Royal Baby 101: A lesson in nobility
Interview and photo by Dan Landau
As the world anxiously awaits the arrival of Prince William and Catherine (Kate), Duchess of Cambridge's child, Dr. Nicholas David James Baldwin
, Dean of Fairleigh Dickinson University’s Wroxton College in England, shares some interesting tidbits about the Royal Baby and the British monarchy.
FDU: Boy or girl, what are the ramifications of the Royal Baby’s gender?
NDJB: Gender makes no difference now. Parliament very recently changed the law to ensure that, boy or girl, they will be heir to the throne.
FDU: What’s in a name? What dictates name choice for the royal family?
NDJB: It’s very unlikely that they would honor anyone by naming their baby after them.
Chances are that it will be a traditional royal name, such as Elizabeth, Ann or Victoria if the baby is a girl and William, James, Charles, George or Edward if it is a boy, but we shall have to see.
Whatever the name William and Kate give their child, the individual does not have to stick with the same name when they come to the throne — George VI was born as Albert (Frederick Arthur George) and was known as Bertie, but he took the name George when he became King. (Editor's note: George VI was the king in the film "The King's Speech.")
FDU: The British Monarchy no longer rules the country in an official capacity — why then does Britain care so much about the royal family?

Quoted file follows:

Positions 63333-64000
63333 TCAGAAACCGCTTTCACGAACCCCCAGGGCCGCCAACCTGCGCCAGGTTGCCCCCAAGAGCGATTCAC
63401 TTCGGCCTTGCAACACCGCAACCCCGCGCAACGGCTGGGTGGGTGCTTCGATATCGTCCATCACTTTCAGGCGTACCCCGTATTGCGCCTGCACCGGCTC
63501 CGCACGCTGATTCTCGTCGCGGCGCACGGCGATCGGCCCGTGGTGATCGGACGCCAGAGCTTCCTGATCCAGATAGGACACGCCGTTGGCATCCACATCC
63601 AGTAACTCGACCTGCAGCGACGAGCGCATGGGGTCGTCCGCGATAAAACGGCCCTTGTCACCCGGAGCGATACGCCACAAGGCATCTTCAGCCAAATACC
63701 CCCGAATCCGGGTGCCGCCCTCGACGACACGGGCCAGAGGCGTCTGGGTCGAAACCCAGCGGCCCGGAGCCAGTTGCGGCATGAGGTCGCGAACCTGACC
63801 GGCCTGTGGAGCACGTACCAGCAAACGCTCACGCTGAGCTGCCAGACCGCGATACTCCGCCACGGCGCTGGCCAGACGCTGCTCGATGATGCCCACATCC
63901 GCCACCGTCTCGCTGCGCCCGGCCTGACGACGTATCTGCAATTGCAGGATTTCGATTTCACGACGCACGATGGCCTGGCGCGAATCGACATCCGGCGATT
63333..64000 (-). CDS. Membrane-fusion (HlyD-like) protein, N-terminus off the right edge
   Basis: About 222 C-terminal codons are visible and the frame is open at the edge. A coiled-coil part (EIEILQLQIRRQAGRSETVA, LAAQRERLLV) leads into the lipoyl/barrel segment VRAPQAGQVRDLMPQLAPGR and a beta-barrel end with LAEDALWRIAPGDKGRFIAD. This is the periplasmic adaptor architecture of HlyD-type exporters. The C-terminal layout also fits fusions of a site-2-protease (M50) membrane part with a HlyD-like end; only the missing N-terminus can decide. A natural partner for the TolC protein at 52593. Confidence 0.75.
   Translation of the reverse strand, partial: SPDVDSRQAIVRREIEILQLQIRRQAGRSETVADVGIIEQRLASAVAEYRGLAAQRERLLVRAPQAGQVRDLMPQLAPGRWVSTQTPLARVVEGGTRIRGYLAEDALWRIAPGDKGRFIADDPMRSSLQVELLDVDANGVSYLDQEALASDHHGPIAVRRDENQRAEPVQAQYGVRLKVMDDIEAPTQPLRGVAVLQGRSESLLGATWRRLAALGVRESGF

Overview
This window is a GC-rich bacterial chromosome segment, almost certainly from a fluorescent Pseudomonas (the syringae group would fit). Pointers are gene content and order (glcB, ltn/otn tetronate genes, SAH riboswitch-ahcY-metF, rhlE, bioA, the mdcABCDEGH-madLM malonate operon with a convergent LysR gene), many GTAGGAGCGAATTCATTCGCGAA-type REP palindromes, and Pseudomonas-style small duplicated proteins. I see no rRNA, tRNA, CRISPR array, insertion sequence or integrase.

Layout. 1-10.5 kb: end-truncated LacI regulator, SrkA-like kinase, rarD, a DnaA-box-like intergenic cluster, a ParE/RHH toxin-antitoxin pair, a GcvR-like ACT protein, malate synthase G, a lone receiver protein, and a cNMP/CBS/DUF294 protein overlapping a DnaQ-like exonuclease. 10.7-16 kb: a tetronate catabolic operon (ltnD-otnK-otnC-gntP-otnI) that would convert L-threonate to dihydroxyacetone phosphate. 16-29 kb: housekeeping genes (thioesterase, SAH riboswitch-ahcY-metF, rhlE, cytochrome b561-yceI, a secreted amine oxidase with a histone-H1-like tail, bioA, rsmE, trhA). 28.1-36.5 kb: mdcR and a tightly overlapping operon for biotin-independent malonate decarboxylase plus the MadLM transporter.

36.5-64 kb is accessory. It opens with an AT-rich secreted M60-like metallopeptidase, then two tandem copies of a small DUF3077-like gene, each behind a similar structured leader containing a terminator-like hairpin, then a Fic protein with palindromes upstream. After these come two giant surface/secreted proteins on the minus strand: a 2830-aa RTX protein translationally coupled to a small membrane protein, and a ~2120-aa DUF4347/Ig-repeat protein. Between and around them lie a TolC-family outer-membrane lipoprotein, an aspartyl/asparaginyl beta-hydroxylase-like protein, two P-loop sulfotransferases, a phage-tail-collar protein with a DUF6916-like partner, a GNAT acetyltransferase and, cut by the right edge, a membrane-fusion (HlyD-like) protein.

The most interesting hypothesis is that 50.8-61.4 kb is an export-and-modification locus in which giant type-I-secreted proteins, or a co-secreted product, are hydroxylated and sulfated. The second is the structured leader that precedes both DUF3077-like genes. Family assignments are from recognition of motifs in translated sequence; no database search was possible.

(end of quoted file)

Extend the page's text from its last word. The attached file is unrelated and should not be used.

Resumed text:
NDJB: The Monarchy provides an excellent example of the many paradoxes, which abound in the British political system. Whatever else may be altered, the Monarchy still appeals to many people as an unchanging and reassuring national symbol. Such seemingly permanent and unchanging institutions can make it easier for people to accept radical change in other areas of their lives. The Monarchy plays an important part in preserving the stability of British society and it contributes significantly to the sense of underlying national unity, which helps to hold the British people together.
The Monarchy still holds the supreme position at the apex of British society, yet it does so by no longer wielding real political power. The strength of the Monarchy is in its weakness — the political weakness of the Monarchy ensures that the institution of the Monarch is symbolically strong.
Today, the Monarchy serves as a powerful symbol of continuity, tradition and community;, which is particularly valuable to the nation in difficult or troubled times. The royal family as a whole makes a valuable contribution to the underlying cohesion and morale of people in the United Kingdom.
Editor's note: For more on Dean Baldwin, check out this interview from earlier this year where he talks about teaching at Wroxton College.